• Downtown Snohomish is one of the best parts of the ride. When you get to Snohomish, you’re at the northern-most spot in the course. And you’re starting to feel spent. But it is a cool, vintage downtown, with antique shops, numerous restaurants, public restrooms, and lots of riders stopping to chat and socialize. I got to meet Lauren from Snohomish and Jessica from Seattle, who were doing this ride to train for the Seattle-to-Portland ride in July.
Downtown Snohomish

Downtown Snohomish is 45 miles into the ride.

The course’s 33-mile loop into and through Snohomish County is where the number of riders thins out. More riders do the 67-mile (formerly 65-mile) route than the full century, and they don’t ride this loop. The century riders ride at different paces and get spread out. I was happy to be within a group of riders through most of this jaunt, and as a result felt safer and not so likely to go off-course.

Camp Korey

The first food stop, at Camp Korey in Carnation.

As usual though, there are early risers and elite riders. Many of them are riding in teams with military-like precision (they yell “Car up!” and “Car back!” in unison), and they are finishing this loop as I’m getting started on it. But it is still nice having them around; it means the road is safer because cars are slowing down for them.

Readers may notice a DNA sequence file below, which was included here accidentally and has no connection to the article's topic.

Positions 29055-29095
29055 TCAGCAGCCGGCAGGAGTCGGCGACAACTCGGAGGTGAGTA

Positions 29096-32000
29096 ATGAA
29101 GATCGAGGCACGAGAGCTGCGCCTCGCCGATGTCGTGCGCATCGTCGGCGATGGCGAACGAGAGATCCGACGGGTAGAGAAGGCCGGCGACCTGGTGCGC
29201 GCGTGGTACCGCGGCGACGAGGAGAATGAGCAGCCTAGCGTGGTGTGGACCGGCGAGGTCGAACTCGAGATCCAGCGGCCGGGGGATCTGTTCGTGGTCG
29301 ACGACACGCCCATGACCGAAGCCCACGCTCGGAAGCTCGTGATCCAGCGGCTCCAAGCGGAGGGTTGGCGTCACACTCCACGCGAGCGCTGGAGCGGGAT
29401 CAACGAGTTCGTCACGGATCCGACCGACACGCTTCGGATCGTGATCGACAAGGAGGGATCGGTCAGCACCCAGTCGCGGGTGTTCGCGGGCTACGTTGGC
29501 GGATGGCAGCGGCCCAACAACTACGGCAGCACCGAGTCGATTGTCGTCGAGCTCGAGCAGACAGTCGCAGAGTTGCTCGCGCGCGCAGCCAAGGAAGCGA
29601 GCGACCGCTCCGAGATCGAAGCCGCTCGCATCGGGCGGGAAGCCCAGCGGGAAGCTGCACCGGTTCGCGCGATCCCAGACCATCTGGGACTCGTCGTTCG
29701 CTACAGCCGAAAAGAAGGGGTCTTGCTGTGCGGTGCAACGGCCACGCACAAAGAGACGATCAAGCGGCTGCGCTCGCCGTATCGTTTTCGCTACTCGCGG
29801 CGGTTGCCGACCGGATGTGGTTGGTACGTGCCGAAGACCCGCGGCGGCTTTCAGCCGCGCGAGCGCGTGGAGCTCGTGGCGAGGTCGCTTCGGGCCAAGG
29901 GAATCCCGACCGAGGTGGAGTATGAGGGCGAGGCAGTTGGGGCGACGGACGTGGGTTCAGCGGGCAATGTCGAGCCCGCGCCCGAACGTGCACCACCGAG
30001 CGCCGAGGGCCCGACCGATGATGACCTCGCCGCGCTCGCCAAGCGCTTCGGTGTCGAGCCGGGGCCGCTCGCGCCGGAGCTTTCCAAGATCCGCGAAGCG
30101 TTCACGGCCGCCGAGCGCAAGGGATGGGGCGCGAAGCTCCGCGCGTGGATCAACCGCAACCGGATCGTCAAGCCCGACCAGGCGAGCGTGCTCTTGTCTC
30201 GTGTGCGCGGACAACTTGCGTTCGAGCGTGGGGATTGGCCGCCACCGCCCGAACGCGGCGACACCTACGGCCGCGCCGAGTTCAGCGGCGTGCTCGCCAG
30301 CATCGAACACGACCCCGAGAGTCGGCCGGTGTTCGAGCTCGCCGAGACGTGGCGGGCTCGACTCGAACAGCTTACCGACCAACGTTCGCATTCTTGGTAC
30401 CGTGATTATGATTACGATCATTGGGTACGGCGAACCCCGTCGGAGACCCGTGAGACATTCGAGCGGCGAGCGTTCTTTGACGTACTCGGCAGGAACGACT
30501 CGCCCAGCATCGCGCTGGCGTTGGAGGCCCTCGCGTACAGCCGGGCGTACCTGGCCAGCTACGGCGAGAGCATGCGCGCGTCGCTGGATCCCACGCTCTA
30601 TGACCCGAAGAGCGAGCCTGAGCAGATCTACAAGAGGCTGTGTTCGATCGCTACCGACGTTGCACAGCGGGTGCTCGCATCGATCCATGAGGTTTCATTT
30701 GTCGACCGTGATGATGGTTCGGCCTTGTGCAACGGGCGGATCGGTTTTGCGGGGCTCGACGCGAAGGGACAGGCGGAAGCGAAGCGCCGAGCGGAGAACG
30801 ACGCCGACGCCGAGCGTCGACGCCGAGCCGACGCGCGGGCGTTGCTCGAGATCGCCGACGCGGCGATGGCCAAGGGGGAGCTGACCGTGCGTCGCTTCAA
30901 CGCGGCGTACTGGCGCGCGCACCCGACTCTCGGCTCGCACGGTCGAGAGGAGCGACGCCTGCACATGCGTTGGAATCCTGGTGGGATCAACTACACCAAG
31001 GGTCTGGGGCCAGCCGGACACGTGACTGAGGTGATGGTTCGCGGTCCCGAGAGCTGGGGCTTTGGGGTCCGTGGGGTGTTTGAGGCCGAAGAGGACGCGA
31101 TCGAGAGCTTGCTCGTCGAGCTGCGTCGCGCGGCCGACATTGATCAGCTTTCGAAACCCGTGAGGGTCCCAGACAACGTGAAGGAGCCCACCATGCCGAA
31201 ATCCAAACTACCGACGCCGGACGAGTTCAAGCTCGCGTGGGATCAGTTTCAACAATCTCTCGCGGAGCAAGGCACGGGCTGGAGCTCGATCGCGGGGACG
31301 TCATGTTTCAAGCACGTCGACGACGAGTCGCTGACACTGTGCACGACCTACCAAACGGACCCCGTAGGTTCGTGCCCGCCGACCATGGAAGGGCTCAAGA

Top priority: A safe ride

Starting line

A busy starting line at Marymoor Park.

More than anything, I was just hoping for a safe ride — ideally with no flats. I got both, knock on wood. I felt great to hit the finish line, even if the beer garden at Marymoor Park was winding down.

What’s next? Well, I guess that vacation from a bicycle seat will last only eight days. I have signed up to do the Woodinville Wine Ride this Sunday. It’s a 30-mile ride mostly on flat land and the

Finish line

Great to see the finish line at Marymoor Park.

Sammamish River Trail, and includes a wine tasting. After two hard rides in a row, this one is for fun.

I’m also planning to run the Snoqualmie Valley 10K Run, as I did last year, on June 13. Then I will take a break until July.

Thanks for reading! Till next time.

About monteenbysk

I am not an elite runner or bicyclist, though I am friends with many. I run, walk, and bike for fun and the health benefits. I can get you to the finish but probably not to the Boston Marathon (and especially not to the Tour de France).
This entry was posted in 10K, 7 Hills of Kirkland, Bicycling, Century, Flying Wheels, Running and tagged , , , , , , , , , , . Bookmark the permalink.

3 Responses to 2015 Flying Wheels Summer Century: Back makes it through, butt almost doesn’t

  1. Pingback: 2015 Woodinville Wine Ride: 30-mile ride with two wine stops | Monte's running commentary

  2. Pingback: 2015 Snoqualmie Valley 10K Run: Tough going head-to-head with Rock ‘n’ Roll event | Monte's running commentary

  3. Pingback: 2016 Flying Wheels Summer Century: 104 gritty miles in 85-degree heat | Monte's running commentary